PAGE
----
Group B rally greats head to auction in California

Single owner collection from the golden age of rallying goes under the hammer at Bonhams Quail Lodge

Group B Rally auction cover MAIN

IT’S almost irrelevant that today’s rally cars are faster, Group B is still seen by most fans as the scariest, wildest, most extreme period in rallying history.

It spawned the craziest homologation cars and although its tenure was short, running a mere four years from 1982 to 1986, it’s remembered as a period when power probably outstripped the means by which to control it. In those four years, the amount of power required to win rallies doubled from around 225kW to about 450kW.

Roadgoing Group B homologation cars remain rare. With the development of Audi’s quattro in 1979, new rules were required and in October 1980 FISA ratified a trio of updated classes. All-wheel drive was now allowed, and cars would fall into one of three categories: Group N, representing production cars; Group A, representing modified production cars; and Group B, representing purpose-built “sports cars.” Only 200 cars needed to be built to homologate for Group B, and the rules were incredibly lenient.

Aside from the usual basic safety regulations, there wasn’t much in the way of rules at all. You needed a roof, four wheels, two occupants side by side and to fit within certain weights and tyre widths according to engine capacity. On that final point, FISA mandated that a forced induction engine would get a multiplication factor of 1.4 versus normally aspirated lumps. Therefore a twincharged Lancia Delta S4 displacing 1759cc would be nominally rated at 2463cc (1759x1.4).

Seeing some of the greats of Group B assembled in one place is something. Knowing they’re all up for sale is even better. What we have here is a collection from a single owner of six Group B cars and one of their forebears, the iconic Group 4 Lancia Stratos.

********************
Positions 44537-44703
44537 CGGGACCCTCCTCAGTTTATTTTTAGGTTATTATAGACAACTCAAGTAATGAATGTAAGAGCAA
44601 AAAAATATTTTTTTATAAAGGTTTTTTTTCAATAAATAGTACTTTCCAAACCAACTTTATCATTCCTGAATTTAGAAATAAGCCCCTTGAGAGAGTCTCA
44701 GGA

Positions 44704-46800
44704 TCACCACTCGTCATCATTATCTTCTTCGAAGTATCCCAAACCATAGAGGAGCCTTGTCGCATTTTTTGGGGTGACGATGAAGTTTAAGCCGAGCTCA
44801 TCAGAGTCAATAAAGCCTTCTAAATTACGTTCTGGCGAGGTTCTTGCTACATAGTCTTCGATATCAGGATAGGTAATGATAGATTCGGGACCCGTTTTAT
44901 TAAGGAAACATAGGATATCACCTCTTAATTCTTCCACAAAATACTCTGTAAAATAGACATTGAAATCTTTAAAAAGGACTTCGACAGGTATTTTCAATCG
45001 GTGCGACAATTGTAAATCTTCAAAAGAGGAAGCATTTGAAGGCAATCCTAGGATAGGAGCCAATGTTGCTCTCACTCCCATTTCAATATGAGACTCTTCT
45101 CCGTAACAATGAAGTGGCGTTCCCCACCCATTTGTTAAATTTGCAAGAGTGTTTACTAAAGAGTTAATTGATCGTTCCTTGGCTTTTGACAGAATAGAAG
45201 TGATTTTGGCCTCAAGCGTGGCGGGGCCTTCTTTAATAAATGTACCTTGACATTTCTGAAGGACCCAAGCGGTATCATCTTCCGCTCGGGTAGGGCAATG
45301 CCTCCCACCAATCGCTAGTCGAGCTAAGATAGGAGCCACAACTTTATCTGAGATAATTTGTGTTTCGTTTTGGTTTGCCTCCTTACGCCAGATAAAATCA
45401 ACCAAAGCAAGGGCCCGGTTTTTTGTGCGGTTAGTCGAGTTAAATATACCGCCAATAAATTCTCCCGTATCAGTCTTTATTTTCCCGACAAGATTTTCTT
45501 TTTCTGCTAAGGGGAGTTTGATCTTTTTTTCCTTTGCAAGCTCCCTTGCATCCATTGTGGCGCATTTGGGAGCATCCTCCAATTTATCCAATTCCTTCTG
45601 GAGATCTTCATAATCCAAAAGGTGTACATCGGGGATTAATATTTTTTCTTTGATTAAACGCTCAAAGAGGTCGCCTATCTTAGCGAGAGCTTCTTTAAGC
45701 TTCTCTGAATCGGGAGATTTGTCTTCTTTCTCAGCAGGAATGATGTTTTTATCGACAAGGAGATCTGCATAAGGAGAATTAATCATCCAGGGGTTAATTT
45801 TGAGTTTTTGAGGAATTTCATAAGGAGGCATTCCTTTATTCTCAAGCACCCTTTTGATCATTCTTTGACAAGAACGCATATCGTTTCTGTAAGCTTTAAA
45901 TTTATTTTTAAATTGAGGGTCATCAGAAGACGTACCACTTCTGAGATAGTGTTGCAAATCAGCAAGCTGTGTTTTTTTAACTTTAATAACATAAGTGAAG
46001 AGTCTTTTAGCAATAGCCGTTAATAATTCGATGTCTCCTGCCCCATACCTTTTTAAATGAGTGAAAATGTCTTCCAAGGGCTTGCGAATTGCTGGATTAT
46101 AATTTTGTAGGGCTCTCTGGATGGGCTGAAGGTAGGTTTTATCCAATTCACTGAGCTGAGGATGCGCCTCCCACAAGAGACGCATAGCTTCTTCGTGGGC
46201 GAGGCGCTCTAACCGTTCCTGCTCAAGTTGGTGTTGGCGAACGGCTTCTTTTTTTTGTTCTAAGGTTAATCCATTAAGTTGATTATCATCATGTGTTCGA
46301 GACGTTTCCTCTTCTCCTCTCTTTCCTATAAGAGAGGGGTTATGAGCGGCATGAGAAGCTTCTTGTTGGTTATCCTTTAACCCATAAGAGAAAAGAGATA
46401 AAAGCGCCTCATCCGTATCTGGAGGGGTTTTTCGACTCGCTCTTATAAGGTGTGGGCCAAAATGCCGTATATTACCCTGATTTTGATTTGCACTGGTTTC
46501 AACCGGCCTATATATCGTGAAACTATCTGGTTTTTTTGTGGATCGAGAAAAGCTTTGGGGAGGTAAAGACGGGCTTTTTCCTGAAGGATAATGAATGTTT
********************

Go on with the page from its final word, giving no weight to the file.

The Stratos needs little in the way of introduction. Think Sandro Munari and Bjorn Waldegaard sideways on the Col de Turini, eye’s wide, sawing at the wheel in an attempt to keep the spiky, oversquare wedge pointing in vaguely the right direction. This car is the roadgoing HF Stradale, chassis number 0000008, which is a lot of zeroes. With less than 12,700km on the clock, this 1975 car has an authentic patina of age and that space-age shape might just have been Marcello Gandini’s finest work outside of Sant’Agata.

The car that retired the Stratos never quite attained the same aura, but the Rally 037 might just be the coolest car of the lot. The reason? It’s the last rear-wheel drive car to ever win a world rally championship.

In 1983, at the hands of Walter Rohrl, Markku Alen and Roberto Bettega, Lancia did the unthinkable and beat the Audi Quattros of Hannu Mikkola, Stig Blomqvist and Michele Mouton. Showing less than 9,400km, this Stradale version generates a mere 153kW from its supercharged 2.0-litre mid-mounted four, although the rally versions tended to generate around 210kW.

By 1985, Lancia had become a bit more serious, realising that rear-wheel drive just wouldn’t cut it against a new generation of smaller, angrier Group B cars. The response was the Delta S4. Effectively a re-engineer of the 037 chassis with all-wheel drive and a supercharged and turbocharged 1.8-litre four, the engine could easily best 375kW.

In 1985, Lancia’s engineers stress-tested the powerplant by winding boost to five bar, whereupon the engine would easily make 750kW. The all-wheel drive system was developed by Hewland, with up to 75 percent of torque available to the rear wheels. With five WRC wins from 12 starts, the S4 was something to be reckoned with. The Stradale road version made 184kW and featured some luxury appointments such as Alcantara trim, power steering, a trip computer and air conditioning.